His parents were mortified, but I was having a ball, looking at the Church, through is eyes. He wanted to play in the worship space, which is an awesome place to play. So I gave him a church school bag complete with crayons, paper, clipboard, story books and pencil and he sat on the floor and began to draw. He came out to where his parents and I were meeting, in the Gathering Space and wanted me to come with him.

Just me.

He took my hand and led me to the altar in the sanctuary. He pointed to the ground and whispered “I see God”. He was looking at the colours reflecting through a stained glass window of Jesus, and they looked beautiful on the ground. “That’s pretty cool”, I said to E. Fact is, I’ve never seen God face to face before.

So E returned to his drawing and the adults returned to their conversation and a few minutes later E came back with his hands behind his back. “I have something for you” he said, with a huge grin on his face. “What is it?” I asked him. He pulled out the piece of paper and there was an image of a person, and of something that resembled a rainbow. It was beautiful. And I told him so. He said “It’s a picture of you and God”. I was speechless and awed.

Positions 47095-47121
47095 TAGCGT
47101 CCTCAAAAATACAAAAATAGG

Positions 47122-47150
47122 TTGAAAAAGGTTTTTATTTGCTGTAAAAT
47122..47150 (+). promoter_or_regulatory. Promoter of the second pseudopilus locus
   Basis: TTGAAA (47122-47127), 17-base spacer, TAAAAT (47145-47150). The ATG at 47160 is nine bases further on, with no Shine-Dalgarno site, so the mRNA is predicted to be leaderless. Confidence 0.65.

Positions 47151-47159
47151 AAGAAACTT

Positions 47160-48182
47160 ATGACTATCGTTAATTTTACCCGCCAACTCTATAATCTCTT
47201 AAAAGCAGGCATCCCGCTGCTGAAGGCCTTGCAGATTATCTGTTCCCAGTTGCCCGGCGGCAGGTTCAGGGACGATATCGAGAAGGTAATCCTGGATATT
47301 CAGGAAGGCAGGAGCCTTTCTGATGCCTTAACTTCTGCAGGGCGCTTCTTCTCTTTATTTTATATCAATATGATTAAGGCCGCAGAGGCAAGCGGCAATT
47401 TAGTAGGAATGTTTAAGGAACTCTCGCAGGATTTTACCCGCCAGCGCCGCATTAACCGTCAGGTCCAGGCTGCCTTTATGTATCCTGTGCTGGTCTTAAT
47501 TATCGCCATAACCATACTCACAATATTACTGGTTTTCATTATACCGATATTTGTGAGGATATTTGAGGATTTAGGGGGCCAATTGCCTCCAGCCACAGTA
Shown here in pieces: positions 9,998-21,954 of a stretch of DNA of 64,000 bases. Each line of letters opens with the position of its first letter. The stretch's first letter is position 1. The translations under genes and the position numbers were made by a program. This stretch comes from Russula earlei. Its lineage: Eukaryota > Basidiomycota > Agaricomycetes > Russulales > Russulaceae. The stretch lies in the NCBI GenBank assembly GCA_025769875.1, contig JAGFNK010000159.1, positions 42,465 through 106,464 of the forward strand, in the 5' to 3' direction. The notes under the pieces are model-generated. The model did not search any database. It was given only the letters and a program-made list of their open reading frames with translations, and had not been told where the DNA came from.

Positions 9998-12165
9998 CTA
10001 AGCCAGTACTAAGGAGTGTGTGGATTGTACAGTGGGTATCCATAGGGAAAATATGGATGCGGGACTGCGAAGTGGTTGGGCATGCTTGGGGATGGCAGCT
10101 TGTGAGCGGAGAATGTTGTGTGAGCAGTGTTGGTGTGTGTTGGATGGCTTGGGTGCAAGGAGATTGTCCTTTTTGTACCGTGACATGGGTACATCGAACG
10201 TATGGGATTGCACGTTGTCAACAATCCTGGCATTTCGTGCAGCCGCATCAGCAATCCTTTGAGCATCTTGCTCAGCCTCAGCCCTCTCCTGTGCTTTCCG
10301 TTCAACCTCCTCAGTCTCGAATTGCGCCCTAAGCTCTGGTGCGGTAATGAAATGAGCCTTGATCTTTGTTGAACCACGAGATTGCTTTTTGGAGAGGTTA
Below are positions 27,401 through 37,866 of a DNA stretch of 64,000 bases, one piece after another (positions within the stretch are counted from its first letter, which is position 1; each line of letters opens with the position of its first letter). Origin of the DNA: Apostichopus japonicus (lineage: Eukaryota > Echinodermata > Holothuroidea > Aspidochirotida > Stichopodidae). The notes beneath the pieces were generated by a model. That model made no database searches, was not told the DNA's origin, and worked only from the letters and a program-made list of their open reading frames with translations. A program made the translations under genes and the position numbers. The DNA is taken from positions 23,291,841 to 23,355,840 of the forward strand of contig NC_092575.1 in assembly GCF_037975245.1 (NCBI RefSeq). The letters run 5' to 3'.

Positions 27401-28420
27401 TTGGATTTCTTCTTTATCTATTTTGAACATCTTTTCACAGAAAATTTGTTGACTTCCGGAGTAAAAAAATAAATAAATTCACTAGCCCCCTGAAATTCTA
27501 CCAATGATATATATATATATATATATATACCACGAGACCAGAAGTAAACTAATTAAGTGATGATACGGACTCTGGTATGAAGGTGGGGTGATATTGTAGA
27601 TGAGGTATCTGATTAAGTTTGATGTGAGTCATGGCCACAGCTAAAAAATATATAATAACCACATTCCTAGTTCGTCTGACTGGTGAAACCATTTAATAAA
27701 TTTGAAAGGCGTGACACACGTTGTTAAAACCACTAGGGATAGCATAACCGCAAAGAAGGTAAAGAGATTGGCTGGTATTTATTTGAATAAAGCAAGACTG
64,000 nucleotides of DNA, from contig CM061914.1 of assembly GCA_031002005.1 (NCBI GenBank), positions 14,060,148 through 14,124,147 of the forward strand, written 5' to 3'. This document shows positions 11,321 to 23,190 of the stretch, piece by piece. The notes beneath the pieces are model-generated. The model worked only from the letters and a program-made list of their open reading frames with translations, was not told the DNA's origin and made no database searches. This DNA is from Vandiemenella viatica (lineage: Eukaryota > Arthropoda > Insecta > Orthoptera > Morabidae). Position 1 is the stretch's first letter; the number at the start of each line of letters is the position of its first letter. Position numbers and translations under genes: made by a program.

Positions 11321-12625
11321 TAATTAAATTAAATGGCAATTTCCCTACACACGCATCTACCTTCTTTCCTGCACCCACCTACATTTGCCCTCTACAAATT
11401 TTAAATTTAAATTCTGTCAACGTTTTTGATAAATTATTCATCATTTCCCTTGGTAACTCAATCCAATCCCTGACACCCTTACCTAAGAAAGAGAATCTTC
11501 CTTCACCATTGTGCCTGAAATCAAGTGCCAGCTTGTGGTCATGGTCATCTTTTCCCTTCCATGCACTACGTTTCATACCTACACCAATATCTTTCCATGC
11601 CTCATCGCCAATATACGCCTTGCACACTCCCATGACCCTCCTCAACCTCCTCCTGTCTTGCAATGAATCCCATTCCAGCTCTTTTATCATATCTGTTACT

We then went into my office and picked where it should be hung. It now stands in a place of honour, above the printer, at E’s height. It will remain there to remind me, when times get tough, that God is everywhere, and I have had the joy and the privilege of seeing God with my own eyes, and most significantly through the eyes of a child.

We we were wrapping up the meeting E said he wants me to come to play at his place. I can play cars with him, and don’t have to bring my own (I have one dinky car in my office). He also said I should come for supper…his Mum won’t mind. I told him I’d check with his Mum. She was blushing considerably and apologising. As E headed down the steps with his Dad, I told her that E is one of the reasons why I love children. They are always learning, always teaching and always curious.

She said she’s going to invite me to dinner, and it may even be Kraft dinner, E’s favourite meal.

THAT is a playdate I’m looking forward to. And we’ll likely finish the marriage prep at some point in the evening too.